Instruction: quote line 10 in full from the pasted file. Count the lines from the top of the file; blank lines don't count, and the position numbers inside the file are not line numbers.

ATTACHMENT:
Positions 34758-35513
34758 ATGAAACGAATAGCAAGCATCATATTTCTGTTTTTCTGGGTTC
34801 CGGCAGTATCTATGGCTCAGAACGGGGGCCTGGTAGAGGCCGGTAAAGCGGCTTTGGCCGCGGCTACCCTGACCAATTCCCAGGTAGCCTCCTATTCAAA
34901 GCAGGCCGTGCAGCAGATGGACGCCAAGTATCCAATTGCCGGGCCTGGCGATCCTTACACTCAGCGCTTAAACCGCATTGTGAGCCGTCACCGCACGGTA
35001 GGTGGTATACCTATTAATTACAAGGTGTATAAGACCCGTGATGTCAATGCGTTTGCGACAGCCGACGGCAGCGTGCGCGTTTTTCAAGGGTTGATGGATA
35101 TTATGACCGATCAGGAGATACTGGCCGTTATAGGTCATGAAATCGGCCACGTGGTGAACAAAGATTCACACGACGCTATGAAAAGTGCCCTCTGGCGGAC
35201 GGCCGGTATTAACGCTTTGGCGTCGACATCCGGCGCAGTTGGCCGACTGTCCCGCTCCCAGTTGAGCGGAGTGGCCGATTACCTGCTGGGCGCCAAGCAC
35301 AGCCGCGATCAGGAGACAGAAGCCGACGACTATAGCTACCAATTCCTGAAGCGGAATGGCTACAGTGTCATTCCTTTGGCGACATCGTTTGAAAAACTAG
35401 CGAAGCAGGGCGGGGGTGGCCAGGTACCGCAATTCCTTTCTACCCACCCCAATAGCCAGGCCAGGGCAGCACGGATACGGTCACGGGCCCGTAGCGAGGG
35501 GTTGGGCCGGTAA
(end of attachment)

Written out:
35501 GTTGGGCCGGTAA